FDA Approves Benlysta®: What Does This Day Mean to You?
Read stories from other people who living with lupus, and what this advance in lupus treatment means to them.
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Today is the beginning of a new life for me, one where the uncertainties of lupus will be shackled, as lupus has shackled me and my family.
I'm overwhelmingly grateful to everyone associated with the development of BENLYSTA. Tonight I will sleep in peace in the knowledge that my fellow man has worked so hard on behalf of all the lupus suffers around the world.
I am a 40 year old, african american female, and mother of two spirited boys, 4yo and 18 months. I was diagnosed with SLE Lupus in 2009 while pregnant with my second son. I also have a diagnosis of Fibromyalgia and IBS. For more than 20 years I complained to medical doctors about my symptoms,but I felt that they either minimized or dismissed my symptoms. When I received the diagnosis in 2009 I was devastated, but felt simultaneously relieved. I am not crazy afterall, I thought. I felt validated. Unfortunately, due to the lack of understanding of the disease I have also struggled with feelings of bewilderment, as did the medical doctors. There were no clear answers, solutions, no direction, and very little guidance. I felt like I was lost and alone in darkness. The doctors, mired in their own confusion about the disease and feelings of powerlessness, subsequently caused me to feel insignificant and powerless. I give thanks for this new medication, Benlysta -- a drug specifically developed to treat lupus. It empowers me. It gives me hope. It makes me feel important, that I matter -- that lupus, and those living with it, matters! It validates me and all those suffering from this chronic, disabling, disease. On behalf of my sons, I Thank You! On behalf of the millions of people living with lupus, I Thank You!
This day means that there is a light that finally is shining through the darkness. No one can see our pain, and they certainly can't feel it. We suffer in silence with a feeling of isolation and desperation. The approval of Benlysta is, in a word, hope. It embodies hope where there just was none. With increased awareness and continued strides forward, our voices will continue to be heard and lupus survivors can have something they have been denied....their lives.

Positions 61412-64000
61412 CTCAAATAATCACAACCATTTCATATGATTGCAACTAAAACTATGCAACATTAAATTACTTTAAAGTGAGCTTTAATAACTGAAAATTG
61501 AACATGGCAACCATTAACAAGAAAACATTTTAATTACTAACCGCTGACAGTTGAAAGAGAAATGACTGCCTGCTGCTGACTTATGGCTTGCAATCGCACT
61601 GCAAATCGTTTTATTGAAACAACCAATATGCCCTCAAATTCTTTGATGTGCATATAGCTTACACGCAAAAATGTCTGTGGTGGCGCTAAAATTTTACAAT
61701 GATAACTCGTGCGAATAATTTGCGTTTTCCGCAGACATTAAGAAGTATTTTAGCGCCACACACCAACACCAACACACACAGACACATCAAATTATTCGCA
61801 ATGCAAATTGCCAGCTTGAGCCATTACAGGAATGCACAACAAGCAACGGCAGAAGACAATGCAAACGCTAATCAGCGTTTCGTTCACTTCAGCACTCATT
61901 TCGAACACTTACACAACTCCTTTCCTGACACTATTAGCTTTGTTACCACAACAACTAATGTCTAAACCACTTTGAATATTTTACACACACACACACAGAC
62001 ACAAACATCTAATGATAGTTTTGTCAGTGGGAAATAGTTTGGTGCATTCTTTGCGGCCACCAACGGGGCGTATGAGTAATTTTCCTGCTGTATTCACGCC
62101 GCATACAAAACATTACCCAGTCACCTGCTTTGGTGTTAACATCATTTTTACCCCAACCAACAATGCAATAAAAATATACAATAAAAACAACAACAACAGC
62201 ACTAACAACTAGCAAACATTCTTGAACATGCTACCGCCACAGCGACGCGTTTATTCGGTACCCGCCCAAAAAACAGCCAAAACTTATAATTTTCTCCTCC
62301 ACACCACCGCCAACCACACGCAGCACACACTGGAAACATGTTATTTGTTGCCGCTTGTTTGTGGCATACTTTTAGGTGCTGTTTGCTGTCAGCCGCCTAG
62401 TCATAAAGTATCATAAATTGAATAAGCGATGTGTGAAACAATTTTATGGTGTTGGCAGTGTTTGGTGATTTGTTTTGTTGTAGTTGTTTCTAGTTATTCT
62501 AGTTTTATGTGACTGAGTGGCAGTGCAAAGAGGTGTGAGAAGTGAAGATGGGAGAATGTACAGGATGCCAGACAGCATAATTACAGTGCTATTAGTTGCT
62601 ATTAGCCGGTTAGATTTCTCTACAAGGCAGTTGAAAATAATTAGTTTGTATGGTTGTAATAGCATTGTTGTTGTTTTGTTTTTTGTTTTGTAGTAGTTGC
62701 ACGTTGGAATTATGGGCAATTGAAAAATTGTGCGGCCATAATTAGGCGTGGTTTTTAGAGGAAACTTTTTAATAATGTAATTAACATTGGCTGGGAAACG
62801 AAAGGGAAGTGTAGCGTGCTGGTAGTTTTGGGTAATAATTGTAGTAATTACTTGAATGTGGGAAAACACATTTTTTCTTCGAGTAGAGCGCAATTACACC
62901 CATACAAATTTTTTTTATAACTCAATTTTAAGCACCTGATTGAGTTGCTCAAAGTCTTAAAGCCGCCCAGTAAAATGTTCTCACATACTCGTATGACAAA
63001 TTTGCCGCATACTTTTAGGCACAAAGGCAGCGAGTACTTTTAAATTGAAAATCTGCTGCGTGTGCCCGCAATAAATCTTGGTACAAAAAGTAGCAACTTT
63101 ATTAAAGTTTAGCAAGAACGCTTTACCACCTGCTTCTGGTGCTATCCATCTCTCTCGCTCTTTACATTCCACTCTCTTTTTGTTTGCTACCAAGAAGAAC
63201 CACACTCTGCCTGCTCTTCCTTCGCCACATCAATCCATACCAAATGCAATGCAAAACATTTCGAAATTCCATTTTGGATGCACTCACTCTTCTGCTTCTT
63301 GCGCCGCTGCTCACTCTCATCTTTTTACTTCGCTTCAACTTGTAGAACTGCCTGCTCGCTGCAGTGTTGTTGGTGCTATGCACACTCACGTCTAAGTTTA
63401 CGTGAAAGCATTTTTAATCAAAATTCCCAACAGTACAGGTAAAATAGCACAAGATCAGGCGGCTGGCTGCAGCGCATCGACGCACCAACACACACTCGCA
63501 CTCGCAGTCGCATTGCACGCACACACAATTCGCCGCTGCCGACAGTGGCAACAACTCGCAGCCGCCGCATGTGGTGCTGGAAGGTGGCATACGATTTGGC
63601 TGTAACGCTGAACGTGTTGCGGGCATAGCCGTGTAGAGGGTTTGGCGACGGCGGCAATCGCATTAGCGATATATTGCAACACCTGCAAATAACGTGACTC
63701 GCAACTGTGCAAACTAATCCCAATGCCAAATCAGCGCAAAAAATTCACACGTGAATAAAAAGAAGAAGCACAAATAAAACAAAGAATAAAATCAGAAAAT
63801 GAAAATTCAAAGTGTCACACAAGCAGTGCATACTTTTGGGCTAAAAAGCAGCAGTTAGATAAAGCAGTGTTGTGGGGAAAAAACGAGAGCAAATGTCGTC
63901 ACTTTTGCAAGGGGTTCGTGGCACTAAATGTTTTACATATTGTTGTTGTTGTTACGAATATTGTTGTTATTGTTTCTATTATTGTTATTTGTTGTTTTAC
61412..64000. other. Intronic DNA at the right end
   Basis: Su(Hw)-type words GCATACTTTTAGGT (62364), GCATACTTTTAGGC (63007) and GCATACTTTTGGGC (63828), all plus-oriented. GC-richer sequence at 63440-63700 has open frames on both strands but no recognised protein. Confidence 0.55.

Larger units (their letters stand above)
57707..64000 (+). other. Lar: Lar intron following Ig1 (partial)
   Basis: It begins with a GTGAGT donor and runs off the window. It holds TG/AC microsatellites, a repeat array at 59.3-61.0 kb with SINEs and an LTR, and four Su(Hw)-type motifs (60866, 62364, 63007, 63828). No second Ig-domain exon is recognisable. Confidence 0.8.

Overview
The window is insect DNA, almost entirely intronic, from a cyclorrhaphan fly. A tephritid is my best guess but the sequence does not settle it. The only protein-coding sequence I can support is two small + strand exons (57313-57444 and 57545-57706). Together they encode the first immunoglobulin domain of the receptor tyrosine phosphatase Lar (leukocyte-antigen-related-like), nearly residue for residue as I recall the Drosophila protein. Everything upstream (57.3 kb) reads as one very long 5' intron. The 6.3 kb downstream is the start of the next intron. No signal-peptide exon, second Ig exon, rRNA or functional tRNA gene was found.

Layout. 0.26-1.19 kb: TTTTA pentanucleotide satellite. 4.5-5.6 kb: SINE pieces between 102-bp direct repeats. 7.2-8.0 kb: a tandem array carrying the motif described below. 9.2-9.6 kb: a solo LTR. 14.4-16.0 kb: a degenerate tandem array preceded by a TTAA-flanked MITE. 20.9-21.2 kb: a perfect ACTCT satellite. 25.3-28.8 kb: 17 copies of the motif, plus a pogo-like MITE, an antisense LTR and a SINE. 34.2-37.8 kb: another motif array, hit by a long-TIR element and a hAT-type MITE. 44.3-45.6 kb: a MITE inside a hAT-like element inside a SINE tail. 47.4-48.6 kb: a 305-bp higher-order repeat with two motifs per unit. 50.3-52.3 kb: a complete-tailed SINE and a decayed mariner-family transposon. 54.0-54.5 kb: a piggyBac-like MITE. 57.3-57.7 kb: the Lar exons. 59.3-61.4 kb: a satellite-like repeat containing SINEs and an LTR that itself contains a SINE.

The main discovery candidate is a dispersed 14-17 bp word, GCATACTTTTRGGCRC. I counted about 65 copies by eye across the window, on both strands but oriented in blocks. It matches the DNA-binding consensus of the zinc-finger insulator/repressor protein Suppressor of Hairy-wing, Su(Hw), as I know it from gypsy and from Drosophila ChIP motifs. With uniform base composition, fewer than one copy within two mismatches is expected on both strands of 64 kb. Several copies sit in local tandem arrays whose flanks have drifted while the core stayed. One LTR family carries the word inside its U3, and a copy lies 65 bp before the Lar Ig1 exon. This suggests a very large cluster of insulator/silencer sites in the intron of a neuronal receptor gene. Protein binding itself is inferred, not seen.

I've done it all before and since my lupus diagnosis this summer from losing organs to trying the IV drugs to now being a moon-faced, high steroid user. The news that we finally have a new drug gives me hope, and hope is exactly what I needed. Well, that and more safe, effective, and FDA approved drugs.
Erin Kotecki Vest
I am 50 years old and have been battling this baffling disease for nearly 18 years now. I realized how serious auto-immune disease was when my thyroid glad was destroyed (Hashimoto's) and I underwent radiation treatment. Last year my rheumatologist started me on Plaquenil, abnormal blood tests and active symptoms of Sjogrens. It seemed my world and body were falling apart. I was relieved that Plaquenil would not cause the weight gain of steriods but had to take into consideration that it could...cause vision problems if taken for a prolonged amount of time. I am an artist (paint, photography) and also play piano and harp. The thought of losing my eyesight is heartbreaking ... but I had to be realistic as I knew lupus could cause serious organ damage which can be life threatening. I pray that Benlysta will be made available to me, if so recommended by my doctor, in hopes that the long term effects will not be as risky as the anti-malaria drug. I hope the cost will be reasonable and that middle class americans, like myself, will be able to afford it. How can you ever put a dollar amount on your eyesight...or health. I plan on being around for a long time to see and smell a beautiful rose or smile on the face of the adorable children who make my life so sweet. Thank you for taking this disease so seriously... and for making the future full of HOPE.
I was diagnosed with lupus 6 years ago. I have the (often supperating) facial lesion and have had several organs removed or partially removed due to organ death. I suffer from sudden massive infections that frequently require hospitalization, and am susceptible to every infection - cold, 'flu, sinus, ear, kidney, and bladder as well as colon infections, etc.; I get strep throat usually twice a year. I also suffer from severe arthritis during flares, that can last 2-6 weeks at a time. I refused to take the steroid treatments, because my medical training taught me that steroids are not worth the risk of bone loss, especially to women entering menopause. I depend on Cipro and other antibiotics as well as common anti-inflammatories to reduce the impact of the flares, and have switched to an all-natural diet, just to survive; even moving 1700 miles to ascertain pure drinking water and proximity to naturally-grown foods.
I truly hope this medication is the godsend people think that it is. I would love to be able to approximate a semi-normal life. However, I have no insurance so I probably will not be able to get this medication, at least for awhile. I do have a wonderful GP who responds quickly to my needs, however, and even educated herself on lupus (I am her only lupus patient) so I am lucky in that.